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Brush the snow off the barbecue and get grilling

Food styling by Victoria Walsh

Vince Noguchi/The Globe and Mail

It wasn't so long ago that a midwinter invitation to a barbecue would have been met with skepticism, bewilderment and even a little suspicious hostility. Grilling, after all, was considered a fair-weather activity best suited to long evenings and short sleeves. But that's changing. Nowadays, people have begun to realize that the pleasures of the grill taste every bit as smoky sweet in the dead of winter – maybe even more so, owing to the effort involved – as they do at the height of summer.

"I have been barbecuing seriously for two decades," says recent convert David Hyde, a television director who works in extreme conditions around the world, from the deserts of California to the boreal forests of the Yukon. "But when I started to grill in the winter, I realized what I was missing out on for 20 years, because it is absolutely incredible outside. In Canada, one of the very best and most beautiful seasons we have is winter. Simply being part of the world in the winter and having a purpose to stand there for 10 minutes, drinking a cocktail of some sort while barbecuing, is a gift."

Hyde is far from alone in his enthusiasm for year-round grilling. A recent survey by the Hearth, Patio & Barbecue Association, an international trade group based in the United States, suggests that nearly two-thirds of the grill owners polled barbecue year-round. Those numbers may be slightly lower in Canada, where winter can be longer and harsher, but the switch is taking place. Paul Alexander, a celebrity and fashion photographer in Toronto, has always fired up the barbecue when the inspiration hits, regardless of the weather. "Cooking outside speaks to our DNA," he says. "Historically speaking, climate-controlled rooms are a fairly new innovation. When we've got to go outside and put something on the grill, especially if it's cold out, it takes us back to out roots."

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Paul Salo, a surgeon in Calgary and long-time grilling aficionado, has a few suggestions for people just starting out. "You have to get some practice in," he says. "The cooking time will be a little longer and you don't lift the lid as much – that screws things up."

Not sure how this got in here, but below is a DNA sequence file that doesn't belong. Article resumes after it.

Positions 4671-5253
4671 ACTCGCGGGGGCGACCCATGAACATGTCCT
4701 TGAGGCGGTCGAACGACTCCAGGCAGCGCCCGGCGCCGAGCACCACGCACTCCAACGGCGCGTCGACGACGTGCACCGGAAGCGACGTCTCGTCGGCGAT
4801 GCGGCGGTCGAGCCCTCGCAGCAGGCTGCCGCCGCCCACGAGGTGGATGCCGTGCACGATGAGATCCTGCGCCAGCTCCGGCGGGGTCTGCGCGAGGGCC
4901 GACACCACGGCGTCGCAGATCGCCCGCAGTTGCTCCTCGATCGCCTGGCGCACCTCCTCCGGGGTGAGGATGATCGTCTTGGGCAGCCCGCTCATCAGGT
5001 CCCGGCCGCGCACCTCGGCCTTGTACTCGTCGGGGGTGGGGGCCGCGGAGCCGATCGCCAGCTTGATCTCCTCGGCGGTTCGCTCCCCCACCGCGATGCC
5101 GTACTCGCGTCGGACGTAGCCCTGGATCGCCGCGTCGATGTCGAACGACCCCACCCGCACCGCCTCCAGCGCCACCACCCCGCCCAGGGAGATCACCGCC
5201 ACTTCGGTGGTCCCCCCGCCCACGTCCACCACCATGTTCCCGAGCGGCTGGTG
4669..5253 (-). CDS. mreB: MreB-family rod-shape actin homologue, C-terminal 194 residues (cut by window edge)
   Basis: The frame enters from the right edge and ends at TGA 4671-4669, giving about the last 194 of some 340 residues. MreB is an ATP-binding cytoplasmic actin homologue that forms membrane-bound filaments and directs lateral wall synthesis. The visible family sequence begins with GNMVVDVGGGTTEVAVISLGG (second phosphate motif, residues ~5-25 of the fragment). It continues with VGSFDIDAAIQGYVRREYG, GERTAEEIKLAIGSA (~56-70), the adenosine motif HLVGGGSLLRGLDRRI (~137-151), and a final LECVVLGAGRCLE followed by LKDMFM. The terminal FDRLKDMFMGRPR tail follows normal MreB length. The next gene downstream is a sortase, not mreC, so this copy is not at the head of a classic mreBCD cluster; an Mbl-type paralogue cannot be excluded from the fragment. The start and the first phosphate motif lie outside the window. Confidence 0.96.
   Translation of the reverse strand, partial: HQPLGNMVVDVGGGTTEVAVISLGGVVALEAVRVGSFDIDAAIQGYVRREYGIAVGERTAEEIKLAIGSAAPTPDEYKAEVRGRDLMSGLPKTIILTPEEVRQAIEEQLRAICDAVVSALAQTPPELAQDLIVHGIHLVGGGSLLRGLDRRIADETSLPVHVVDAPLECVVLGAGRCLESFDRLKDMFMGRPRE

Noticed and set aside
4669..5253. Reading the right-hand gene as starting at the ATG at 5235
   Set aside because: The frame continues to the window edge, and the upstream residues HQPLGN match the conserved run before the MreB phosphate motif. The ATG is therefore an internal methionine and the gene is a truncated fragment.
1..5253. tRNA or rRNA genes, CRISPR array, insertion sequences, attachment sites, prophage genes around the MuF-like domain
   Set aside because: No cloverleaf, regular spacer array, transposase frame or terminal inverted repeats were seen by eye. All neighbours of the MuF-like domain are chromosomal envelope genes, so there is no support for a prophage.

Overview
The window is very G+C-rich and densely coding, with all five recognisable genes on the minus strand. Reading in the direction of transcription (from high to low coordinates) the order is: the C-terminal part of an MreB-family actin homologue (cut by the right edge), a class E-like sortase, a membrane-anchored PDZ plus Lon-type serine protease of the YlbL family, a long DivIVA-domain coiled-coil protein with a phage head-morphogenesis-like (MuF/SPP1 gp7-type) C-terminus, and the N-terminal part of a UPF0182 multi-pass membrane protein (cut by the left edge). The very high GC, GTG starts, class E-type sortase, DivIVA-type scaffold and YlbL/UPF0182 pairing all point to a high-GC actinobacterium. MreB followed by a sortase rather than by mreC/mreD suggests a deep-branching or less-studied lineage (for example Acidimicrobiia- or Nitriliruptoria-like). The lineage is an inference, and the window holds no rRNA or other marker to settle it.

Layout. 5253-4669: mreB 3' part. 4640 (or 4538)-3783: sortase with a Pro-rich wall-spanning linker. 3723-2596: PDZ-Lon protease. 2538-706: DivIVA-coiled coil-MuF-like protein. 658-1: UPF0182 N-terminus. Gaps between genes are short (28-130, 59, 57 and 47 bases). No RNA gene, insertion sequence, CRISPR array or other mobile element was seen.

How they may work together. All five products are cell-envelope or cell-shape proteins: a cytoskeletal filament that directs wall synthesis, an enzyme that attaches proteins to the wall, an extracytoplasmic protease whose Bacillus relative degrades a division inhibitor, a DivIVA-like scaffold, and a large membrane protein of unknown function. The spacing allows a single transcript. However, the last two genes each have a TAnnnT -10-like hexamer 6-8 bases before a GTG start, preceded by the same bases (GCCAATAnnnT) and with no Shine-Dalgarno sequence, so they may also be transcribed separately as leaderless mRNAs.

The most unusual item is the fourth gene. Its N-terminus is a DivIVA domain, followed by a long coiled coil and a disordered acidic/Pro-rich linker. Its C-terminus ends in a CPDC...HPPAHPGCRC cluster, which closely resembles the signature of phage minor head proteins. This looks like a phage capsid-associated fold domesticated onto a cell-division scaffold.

"I don't care," he adds, "about rain or snow. I haven't grilled in a hailstorm, but hailstorms tend to be limited to a few minutes, so that's not a big deal – you just wait it out. The worst thing is wind. If the wind is really going, it really carries away a lot of heat and you get this kind of convective cooling. I've even had the damn thing get blown out by a high wind. That's another reason to keep the lid covered."

Personally, I'm partial to low and slow cooking in the winter: gently smoked pork butt with a sweet/spicy rub, a classic beer-can chicken, the juicy rib-eyes in the recipe on these pages. Clams and oysters are also at their peak in the winter months and both love to be popped open on a hot, smoky grill. A generous spread of cilantro chili butter and a squeeze of lime, is a taste of milder seasons. And dungeness crab is at its best in winter (if you're partial to chilled crabs, a quick toss into a handy snowbank after a turn on the grill is a quick and excellent way to cool them down).

Tool-wise, barbecue gloves both protect hands from splatter and keep them warm, while a good meat thermometer is a wise investment whatever the season. And take it from someone who has learned the hard way: Keep your scarves tied up tight or leave them inside – those dangly bits are just waiting to catch fire. Even more importantly, never take the lazy way out and try to set your barbecue up in the garage. The additional warmth provided does not override the risk of carbon monoxide poisoning or fire. Having said all that, happy winter grilling!

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